Trillions of microorganisms inhabit the human digestive system, collectively referred to as the gut microbiome. A robust gut microbiome encompasses an extensive assemblage of helpful microbes.
The gut microbiome is essential and governs various physiological roles, both near your gut and numerous muscles and organs varying from your heart to your skin.
We know the numerous benefits of greens powders for the body and mind, but how about the gut microbiome?
Is The Human Body More Microbial than Human?
Your gut microbiome is built up of trillions of microorganisms that, collectively, provide an extraordinary nine million different genes in your body.
As a matter of fact, our microbiome comprises 150 times more DNA than the rest of our entire bodies, making humans more microbial than human (1).
The gut microbial genome and the human genome are generally referred to as the “hologenome.”
Your gut is intimately related to your digestive well-being. Still, your immune system, skin, skeletal system, and even your cognitive functional capacity relies on a robust gut microbiome.
What Is A Healthy Gut Microbiome?
The gut microbiome comprises numerous extended families of bions, including bacteria, parasites, germs, and fungi.
Ordinarily, most of these microbes are located in the large intestine, with comparatively fewer microbes found in the abdomen and small intestine.
Although we are not exactly sure what a healthy gut microbiome consists of, scientists are conscious of distinct microbial varieties and their benefits.
For example, scientists know that four specific species of bacteria make up the microbiome; These are (2):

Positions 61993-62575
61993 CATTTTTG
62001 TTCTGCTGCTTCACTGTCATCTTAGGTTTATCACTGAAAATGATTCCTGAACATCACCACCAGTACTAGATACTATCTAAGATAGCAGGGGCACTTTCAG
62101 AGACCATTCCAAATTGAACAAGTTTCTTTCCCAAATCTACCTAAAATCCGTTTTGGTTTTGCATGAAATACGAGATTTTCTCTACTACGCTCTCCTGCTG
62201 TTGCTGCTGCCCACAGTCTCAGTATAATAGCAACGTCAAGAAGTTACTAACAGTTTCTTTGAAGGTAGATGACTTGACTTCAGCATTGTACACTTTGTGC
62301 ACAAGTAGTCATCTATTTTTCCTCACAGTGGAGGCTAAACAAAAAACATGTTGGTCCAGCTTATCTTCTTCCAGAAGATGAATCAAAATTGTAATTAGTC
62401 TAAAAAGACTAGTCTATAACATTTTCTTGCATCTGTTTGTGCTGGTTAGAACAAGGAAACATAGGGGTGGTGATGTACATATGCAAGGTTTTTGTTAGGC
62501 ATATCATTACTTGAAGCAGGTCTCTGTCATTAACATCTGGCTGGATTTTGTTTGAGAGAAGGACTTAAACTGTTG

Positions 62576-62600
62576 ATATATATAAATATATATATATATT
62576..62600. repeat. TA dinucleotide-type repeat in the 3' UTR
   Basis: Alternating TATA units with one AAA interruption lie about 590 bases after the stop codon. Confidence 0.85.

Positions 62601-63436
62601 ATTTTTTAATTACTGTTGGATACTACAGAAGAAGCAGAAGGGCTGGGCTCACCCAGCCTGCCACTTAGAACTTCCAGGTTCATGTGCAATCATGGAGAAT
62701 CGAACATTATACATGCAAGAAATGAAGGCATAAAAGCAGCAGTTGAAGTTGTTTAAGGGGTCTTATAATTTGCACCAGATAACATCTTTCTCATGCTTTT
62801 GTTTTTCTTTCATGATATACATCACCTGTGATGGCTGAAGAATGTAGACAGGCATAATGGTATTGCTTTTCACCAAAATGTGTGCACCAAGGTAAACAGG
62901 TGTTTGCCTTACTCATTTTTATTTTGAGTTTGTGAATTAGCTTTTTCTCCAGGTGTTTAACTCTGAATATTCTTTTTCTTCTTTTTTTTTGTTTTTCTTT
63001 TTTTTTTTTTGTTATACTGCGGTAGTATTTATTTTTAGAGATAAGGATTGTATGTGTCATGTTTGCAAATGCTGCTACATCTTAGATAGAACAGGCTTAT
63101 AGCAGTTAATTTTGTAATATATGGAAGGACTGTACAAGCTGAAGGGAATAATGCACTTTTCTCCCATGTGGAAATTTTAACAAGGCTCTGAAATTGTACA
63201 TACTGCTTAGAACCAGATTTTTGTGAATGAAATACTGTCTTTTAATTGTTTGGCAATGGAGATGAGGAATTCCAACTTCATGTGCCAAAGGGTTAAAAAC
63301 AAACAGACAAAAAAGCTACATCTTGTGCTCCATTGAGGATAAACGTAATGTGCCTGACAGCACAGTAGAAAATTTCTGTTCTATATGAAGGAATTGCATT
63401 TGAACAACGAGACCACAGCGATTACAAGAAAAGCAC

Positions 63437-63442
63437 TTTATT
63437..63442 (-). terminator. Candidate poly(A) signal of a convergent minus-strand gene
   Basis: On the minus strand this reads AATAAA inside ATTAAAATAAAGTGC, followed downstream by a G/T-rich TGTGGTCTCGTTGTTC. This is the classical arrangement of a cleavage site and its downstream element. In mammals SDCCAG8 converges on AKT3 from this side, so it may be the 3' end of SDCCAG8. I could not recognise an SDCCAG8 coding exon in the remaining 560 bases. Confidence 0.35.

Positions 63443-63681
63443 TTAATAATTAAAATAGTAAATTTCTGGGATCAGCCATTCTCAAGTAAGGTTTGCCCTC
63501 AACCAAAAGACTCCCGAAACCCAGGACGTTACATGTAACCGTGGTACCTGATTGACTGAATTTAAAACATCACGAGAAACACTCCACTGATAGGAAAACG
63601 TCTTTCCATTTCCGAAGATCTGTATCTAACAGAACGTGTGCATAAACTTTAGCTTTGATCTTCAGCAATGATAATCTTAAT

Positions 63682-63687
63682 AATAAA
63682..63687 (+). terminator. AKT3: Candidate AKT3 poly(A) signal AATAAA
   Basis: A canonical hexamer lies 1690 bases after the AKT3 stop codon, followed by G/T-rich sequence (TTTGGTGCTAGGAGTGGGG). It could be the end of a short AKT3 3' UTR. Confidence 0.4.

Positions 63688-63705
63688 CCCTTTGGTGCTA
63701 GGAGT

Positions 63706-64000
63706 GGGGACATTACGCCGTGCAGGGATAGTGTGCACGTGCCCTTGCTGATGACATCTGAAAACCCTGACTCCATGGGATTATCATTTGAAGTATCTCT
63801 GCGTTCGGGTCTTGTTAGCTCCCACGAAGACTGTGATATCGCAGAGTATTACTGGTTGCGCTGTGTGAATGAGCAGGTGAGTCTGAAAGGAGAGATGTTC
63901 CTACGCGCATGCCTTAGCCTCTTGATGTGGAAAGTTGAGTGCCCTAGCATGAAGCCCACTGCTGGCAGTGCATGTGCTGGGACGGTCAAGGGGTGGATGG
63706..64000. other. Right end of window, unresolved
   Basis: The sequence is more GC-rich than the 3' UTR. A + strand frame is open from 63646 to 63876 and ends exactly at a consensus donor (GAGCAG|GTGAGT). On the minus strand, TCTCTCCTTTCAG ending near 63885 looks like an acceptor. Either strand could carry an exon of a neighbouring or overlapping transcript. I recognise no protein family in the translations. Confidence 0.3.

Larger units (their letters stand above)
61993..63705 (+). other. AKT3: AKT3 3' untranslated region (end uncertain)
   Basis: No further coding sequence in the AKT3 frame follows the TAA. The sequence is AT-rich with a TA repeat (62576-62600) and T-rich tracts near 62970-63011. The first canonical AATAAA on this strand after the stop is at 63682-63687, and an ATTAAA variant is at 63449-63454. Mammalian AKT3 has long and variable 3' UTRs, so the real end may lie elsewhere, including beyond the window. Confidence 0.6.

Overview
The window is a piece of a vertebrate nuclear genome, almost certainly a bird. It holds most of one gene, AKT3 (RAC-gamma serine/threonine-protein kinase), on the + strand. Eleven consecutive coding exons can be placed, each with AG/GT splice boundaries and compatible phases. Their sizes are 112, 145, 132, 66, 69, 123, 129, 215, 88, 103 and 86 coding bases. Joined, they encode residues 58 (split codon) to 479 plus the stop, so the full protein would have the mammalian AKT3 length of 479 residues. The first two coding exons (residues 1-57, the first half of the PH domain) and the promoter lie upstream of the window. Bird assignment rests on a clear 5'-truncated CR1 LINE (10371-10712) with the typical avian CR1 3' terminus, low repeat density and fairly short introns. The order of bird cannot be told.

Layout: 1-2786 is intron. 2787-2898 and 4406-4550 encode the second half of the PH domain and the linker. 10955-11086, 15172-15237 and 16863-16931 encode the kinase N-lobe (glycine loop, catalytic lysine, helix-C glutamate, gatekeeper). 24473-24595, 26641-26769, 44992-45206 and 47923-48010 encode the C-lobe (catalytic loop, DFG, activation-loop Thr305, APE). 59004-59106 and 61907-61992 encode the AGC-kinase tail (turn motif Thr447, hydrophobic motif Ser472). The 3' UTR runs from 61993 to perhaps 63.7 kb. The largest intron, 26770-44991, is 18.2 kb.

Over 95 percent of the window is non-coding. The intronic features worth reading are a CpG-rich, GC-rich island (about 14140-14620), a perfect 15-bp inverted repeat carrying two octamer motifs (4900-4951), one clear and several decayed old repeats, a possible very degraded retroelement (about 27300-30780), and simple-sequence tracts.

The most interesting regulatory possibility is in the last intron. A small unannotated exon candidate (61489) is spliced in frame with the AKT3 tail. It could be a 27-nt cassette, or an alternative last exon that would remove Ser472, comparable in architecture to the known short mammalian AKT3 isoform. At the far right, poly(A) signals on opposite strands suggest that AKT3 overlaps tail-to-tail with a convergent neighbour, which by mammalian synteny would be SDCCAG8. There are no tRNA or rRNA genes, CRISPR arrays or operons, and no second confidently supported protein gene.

90% of the bacterial varieties in the gut microbiome are made up of Firmicutes and Bacteroidetes. We also know from analysis that a greater variety of gut microbes is linked with greater well-being.
Genetics, race, and intimate human associations also seem to affect the structure of our gut microbiome.
What Lives In Your Gut Microbiome?
Your microbiome contains more than just bacteria; various fungi, parasites, and microorganisms also reside there.
Commensal bacteria is bacteria that is deemed “traditional” and resides in the gut (3). Certain bacteria incorporate fragments of Bifidobacterium, Enterococcus, Lactobacillus, and Clostridia.
Though some “Clostridia” carry damaging microorganisms such as Clostridium difficile, several Clostridia varieties are helpful and assist in maintaining robust gut health.
Opportunistic bacteria customarily show at moderate levels in the gut; however, they can turn problematical as they tend to increase when good bacteria have been consumed.
These vacillators comprise Bacillus, Enterococcus faecalis, Enterococcus faecium, Staphylococcus, and Streptococcus.
Fungi generally tend to reside in the gut microbiome; however, they only make up a minimal number of microorganisms.
Candida spp, Geotrichum, and Saccharomyces are traditional opportunistic gut parasites that may accumulate due to a diet high in carbohydrates or excessive antibiotic use.
These types of pathogenic bacteria are generally obtained via the